‘Great growth is not a luxury, it’s a necessity’
• BCC Director General, John Longworth will address the business group’s Annual Conference at the QEII Conference Centre,
Westminster at 09.45am on Today
• Keynote speakers include: Rt Hon Philip Hammond MP; Rt Hon Michael Gove MP; Rt Hon Dr Vince Cable MP; Rt Hon Ed
Balls MP; Karren Brady; Theo Paphitis and chief executives of a range of UK businesses
• Media can register for a free press pass by contacting the press office Today, the British Chambers of Commerce (BCC) will hold
its Annual Conference at the QEII Conference Centre in Westminster. Addressing businesses, politicians, media and Chambers
of Commerce from across the globe, BCC Director General, John Longworth will set out his vision for ‘great growth’ – and the
need to transform the UK economy from being merely good to being truly great.
The following extracts will feature in British Chambers of Commerce Director General John Longworth’s conference speech later today:
“It may be obvious to us in this room why ‘great growth’ is so important, but surprisingly there are many people out there who do not get it, do not subscribe to it, and do not think it is the most important thing for the UK. “The simple fact is that it is only through wealth creation – through sustainable, ‘great growth’ – that we can afford all of the things we want like the green agenda, defence, emergency services, overseas aid, education, a social safety net and the NHS. I have said it before and I cannot repeat it enough – achieving sustainable great, growth should be and must be the number one priority of any government, and our political class needs to be more economically literate and business orientated.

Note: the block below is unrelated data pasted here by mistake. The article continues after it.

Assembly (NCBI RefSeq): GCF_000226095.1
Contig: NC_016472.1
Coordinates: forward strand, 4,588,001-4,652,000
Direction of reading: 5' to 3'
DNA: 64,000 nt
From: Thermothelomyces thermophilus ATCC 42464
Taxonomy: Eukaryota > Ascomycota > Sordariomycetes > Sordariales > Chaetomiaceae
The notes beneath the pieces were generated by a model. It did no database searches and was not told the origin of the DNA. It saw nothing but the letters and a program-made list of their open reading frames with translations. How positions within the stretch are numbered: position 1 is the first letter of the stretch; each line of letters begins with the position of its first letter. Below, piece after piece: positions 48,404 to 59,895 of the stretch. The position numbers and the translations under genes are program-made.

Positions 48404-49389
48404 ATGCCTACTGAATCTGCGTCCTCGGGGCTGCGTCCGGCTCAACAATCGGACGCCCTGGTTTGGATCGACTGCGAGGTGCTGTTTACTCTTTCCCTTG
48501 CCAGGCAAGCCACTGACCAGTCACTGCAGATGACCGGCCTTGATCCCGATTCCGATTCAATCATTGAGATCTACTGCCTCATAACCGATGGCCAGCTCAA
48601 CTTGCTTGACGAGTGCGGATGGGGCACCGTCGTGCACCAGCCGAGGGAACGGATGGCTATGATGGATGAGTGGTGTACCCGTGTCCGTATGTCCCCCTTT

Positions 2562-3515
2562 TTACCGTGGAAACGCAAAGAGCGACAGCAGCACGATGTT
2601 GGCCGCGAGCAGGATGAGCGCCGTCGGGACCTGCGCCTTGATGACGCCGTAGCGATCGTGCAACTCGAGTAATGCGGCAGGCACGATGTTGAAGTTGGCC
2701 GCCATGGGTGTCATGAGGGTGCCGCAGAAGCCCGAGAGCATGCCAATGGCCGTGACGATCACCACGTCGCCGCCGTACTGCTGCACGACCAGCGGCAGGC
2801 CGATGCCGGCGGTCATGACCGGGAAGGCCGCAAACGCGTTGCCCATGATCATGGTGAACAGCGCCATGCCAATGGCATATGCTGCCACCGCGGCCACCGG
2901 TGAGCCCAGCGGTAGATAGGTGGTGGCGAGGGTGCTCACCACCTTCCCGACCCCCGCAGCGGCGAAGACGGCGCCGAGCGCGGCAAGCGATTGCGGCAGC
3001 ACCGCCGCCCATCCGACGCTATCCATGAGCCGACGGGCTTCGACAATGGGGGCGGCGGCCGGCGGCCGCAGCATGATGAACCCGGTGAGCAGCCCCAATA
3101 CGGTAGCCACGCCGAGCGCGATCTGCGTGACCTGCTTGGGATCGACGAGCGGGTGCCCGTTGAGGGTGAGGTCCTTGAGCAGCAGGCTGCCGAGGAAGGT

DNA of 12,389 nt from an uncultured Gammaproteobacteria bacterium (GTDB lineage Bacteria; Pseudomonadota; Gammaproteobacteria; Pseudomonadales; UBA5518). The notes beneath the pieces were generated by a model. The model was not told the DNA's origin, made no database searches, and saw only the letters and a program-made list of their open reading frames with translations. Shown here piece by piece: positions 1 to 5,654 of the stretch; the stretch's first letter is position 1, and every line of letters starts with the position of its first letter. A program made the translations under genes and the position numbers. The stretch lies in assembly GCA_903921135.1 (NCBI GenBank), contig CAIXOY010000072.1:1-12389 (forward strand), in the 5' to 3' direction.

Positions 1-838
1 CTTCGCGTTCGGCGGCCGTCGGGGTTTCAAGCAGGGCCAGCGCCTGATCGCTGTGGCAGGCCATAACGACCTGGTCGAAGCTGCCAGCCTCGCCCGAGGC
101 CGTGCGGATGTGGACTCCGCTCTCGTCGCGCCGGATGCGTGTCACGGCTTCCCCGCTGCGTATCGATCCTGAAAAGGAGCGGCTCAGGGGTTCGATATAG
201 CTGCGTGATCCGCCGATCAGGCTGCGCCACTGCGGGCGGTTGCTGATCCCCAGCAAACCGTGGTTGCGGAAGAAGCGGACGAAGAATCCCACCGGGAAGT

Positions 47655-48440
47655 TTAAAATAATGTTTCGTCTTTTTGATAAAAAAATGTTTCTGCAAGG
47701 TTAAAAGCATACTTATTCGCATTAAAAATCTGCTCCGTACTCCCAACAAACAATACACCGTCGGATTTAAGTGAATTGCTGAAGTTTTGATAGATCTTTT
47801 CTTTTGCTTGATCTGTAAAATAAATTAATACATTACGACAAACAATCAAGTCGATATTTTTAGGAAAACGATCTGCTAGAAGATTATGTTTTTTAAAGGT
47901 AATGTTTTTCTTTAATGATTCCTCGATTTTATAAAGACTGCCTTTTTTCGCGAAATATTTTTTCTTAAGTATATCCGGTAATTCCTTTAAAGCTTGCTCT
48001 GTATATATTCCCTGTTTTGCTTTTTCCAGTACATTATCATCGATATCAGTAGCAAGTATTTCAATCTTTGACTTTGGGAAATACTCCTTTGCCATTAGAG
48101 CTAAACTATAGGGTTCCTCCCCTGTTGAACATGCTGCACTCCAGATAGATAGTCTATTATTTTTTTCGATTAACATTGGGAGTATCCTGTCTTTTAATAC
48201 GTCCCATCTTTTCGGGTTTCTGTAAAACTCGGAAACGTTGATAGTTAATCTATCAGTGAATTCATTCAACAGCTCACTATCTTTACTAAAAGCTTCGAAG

“Great growth is not a luxury, it’s a necessity.
“So what are the challenges? Well, there are UK and global, economic and political challenges.
“In the next twelve months or so the UK political landscape will be influenced radically by European elections, then a Scottish referendum and finally a General Election.